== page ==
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Flavour physics from lattice QCD at the physical point

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Quantum chromodynamics simulations

Recent progress in large-scale simulations have provided unprecedented accuracy in estimating properties of elementary particles such as quarks and leptons. EU-funded researchers have worked on elucidating some of these mysteries of the universe.

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Quantum chromodynamics (QCD) is the theory of strong interactions between elementary particles and is, along with the electro-weak interactions, a component of the standard model of particle physics. Due to its nature, QCD interactions at low energies have to be studied non-perturbatively, which can be done by numerical simulations. From such simulations, properties like masses and decay rates of bound states of elementary particles, such as mesons or baryons, can be computed. These are directly accessible in experiments like the Large Hadron Collider (LHC) at the European Organization for Nuclear Research (CERN). The LATTICE FLAVOUR QCD (Flavour physics from lattice QCD at the physical point) project performed calculations for form factors and decay constants to extract certain elements of the Cabibbo-Kobayashi-Maskawa (CKM) matrix from experimental measurements. The CKM matrix elements are a further ingredient of the standard model, describing the mixing between the eigenstates of the electro-weak and strong theory. By testing for unitarity violations of the CKM matrix, one might be able to identify possible extensions of the standard model or rule them out. One approach was to calculate the kaon semi-leptonic form factor from lattice QCD simulations. Another approach examined the ratio of the kaon and pion decay constants, which allows extracting the ratio of CKM elements from the experimentally measured decay rates. A publication concerning results from the latter approach has been prepared. A second part of this research project determined low-energy constants of chiral perturbation theory (ChPT) from lattice simulations. ChPT is an effective field theory for low energies, resulting from an expansion in pion masses and momenta. Since in lattice simulations – in contrast to experiments – one can within a certain range freely vary the masses of the simulated quarks. Such simulations provide an ideal test bed for the predictions of ChPT. Results have been published in a paper in Physical Review D and in several conference proceedings.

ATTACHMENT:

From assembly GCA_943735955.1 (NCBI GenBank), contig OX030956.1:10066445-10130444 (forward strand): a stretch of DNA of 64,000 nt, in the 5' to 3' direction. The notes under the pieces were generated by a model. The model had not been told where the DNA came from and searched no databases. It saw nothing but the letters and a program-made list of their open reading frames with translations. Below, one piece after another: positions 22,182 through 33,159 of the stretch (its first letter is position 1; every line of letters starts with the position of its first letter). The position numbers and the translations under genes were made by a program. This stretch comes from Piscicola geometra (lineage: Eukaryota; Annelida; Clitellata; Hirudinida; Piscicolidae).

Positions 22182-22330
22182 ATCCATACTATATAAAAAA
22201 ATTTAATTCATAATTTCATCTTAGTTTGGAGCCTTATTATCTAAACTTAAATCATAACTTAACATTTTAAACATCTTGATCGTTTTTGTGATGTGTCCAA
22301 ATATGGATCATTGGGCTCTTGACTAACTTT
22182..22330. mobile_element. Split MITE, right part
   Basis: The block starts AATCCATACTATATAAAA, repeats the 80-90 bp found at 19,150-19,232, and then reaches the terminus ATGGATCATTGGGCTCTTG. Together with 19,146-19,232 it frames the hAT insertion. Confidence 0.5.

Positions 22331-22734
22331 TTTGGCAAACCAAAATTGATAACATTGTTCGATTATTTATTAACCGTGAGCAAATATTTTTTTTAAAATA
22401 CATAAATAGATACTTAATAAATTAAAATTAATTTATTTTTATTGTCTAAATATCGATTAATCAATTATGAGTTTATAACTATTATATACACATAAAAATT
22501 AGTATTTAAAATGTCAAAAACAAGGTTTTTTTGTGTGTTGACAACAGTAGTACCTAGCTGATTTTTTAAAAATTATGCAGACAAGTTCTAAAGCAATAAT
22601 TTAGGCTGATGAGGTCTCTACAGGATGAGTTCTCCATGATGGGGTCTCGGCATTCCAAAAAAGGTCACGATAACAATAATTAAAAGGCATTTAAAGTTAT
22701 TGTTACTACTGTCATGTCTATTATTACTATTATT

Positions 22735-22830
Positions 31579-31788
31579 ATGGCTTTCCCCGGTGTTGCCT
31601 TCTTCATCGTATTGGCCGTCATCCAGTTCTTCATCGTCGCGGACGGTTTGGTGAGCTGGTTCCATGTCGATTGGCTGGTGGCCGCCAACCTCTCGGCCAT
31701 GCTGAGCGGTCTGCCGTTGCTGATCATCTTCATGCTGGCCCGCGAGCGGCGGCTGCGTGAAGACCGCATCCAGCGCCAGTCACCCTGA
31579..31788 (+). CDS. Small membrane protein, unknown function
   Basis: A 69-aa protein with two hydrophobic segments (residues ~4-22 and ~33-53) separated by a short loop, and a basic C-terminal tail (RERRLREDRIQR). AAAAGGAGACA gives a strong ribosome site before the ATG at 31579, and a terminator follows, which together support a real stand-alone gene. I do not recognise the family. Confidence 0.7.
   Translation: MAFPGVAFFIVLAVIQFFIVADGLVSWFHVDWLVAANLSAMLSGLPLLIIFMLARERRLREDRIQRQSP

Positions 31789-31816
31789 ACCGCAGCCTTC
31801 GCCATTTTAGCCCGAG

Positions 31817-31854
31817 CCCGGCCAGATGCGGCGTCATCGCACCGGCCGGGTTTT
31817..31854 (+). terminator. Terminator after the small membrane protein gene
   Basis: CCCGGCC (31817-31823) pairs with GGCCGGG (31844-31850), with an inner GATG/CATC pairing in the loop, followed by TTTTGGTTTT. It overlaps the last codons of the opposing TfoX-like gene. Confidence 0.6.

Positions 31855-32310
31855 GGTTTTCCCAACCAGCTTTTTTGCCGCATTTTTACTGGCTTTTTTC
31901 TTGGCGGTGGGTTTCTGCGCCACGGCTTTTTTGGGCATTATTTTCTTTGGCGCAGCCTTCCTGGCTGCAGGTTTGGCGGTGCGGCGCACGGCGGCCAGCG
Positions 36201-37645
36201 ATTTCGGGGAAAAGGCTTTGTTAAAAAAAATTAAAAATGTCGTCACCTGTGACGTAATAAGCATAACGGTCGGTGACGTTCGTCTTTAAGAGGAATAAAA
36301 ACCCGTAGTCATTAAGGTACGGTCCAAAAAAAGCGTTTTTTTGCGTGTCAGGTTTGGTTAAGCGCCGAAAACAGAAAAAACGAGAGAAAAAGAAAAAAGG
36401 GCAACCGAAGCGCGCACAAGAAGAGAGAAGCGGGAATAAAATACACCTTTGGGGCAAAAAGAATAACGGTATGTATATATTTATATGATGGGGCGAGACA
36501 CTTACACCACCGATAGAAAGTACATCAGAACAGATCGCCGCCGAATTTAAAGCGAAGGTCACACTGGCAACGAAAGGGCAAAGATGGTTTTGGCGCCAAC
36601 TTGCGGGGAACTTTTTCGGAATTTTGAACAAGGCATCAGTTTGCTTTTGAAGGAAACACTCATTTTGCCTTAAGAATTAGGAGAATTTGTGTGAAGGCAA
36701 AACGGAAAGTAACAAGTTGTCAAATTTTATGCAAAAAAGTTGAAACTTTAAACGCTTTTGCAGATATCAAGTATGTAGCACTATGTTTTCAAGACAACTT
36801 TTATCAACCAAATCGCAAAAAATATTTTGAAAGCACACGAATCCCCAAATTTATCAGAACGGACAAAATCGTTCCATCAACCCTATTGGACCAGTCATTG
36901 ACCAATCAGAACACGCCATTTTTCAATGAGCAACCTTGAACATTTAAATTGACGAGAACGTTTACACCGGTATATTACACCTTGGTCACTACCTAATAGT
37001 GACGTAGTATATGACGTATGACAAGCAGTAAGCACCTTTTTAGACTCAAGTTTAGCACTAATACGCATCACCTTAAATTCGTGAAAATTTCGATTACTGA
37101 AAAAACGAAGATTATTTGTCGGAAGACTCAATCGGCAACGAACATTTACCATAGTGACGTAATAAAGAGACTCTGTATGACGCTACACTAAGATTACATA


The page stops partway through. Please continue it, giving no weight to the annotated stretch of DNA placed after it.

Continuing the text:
Quantum chromodynamics, elementary particles, electro-weak, LATTICE FLAVOUR QCD, lattice simulations

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